Nutrient Management Tips for Fields with Unharvested Sugarbeets

Unharvested sugarbeets can be a valuable source of nitrogen credits as part of a nutrient management strategy.
Unharvested sugarbeets can be a valuable source of nitrogen credits as part of a nutrient management strategy.

Nutrient management is a crucial consideration for growers and farmers who work with fields containing unharvested sugarbeets. The primary concern is whether leftover sugarbeets can offer nitrogen (N) credit for the upcoming planting season.

While the potential for additional nitrogen availability exists, unharvested sugarbeets themselves do not provide a direct nitrogen credit. If the beet tops were green at the time of removal, they may contribute some nitrogen to future crops in 2025 in states like Minnesota. Still, the decomposing roots could inhibit nitrogen availability for the 2024 crop. Adjusting nitrogen rates upward for the following year's growth may be necessary.

Experts generally advise planting soybeans in fields that had unharvested sugarbeets the previous year. Soybeans do not require added nitrogen, making them a suitable choice under these circumstances. However, specific nitrogen amounts reserved by decomposing beets are not widely known, so growers might need to consider an additional application of 30-50 pounds of nitrogen per acre, depending on the 2024 crop.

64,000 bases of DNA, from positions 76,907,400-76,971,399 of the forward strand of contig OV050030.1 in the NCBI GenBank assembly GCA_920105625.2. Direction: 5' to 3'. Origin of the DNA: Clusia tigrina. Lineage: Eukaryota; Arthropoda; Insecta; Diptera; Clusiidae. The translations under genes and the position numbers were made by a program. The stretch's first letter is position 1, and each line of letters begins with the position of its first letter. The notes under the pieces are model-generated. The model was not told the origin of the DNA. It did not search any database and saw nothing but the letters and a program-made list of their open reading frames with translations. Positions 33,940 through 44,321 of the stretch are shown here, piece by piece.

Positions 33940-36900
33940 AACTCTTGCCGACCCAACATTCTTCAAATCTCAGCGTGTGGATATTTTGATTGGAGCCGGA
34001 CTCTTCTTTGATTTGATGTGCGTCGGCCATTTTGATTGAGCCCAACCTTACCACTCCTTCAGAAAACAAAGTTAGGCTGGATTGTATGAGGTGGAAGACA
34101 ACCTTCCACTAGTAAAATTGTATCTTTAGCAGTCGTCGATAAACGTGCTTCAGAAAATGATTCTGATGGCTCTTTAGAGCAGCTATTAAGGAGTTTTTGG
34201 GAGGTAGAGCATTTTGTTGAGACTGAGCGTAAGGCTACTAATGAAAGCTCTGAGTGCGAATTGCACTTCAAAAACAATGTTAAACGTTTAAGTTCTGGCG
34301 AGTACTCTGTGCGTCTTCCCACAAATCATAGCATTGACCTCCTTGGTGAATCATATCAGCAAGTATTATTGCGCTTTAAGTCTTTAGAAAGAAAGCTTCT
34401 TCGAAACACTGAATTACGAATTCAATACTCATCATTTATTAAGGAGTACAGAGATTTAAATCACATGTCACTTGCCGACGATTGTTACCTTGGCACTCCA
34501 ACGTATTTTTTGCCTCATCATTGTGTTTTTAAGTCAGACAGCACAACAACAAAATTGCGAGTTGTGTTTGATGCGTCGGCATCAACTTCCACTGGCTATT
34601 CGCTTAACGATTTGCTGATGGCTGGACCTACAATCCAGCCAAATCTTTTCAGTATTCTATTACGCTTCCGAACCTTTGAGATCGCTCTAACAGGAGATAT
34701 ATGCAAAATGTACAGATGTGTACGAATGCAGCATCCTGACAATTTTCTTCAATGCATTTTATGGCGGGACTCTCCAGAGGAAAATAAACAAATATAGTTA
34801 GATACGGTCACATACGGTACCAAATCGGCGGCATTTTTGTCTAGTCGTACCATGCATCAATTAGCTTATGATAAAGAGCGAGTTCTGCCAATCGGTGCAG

Regarding other nutrients, phosphorus (P) management should remain consistent with existing soil test recommendations and not be altered if unharvested sugarbeets are used. (This is based on the established fertilizer guidelines for Minnesota sugarbeets.) Additionally, no increased deficiencies of potassium or sulfur should develop under these conditions.

Resources from the American Crystal Sugar Company and the Southern Minnesota Beet Sugar Cooperative are available for comprehensive guidance on managing fields with unharvested sugarbeets. These organizations offer detailed guidelines on general production considerations and best management practices tailored explicitly to unharvested beet acreage. Exploring these resources can provide further insights into effective nutrient management strategies for these unique agricultural scenarios.

Is a glut of leftover sugarbeets impacting your nutrient management strategy over the next several growing seasons? A local John Deere dealer can help you find what you need to enrich your soil with unused crops.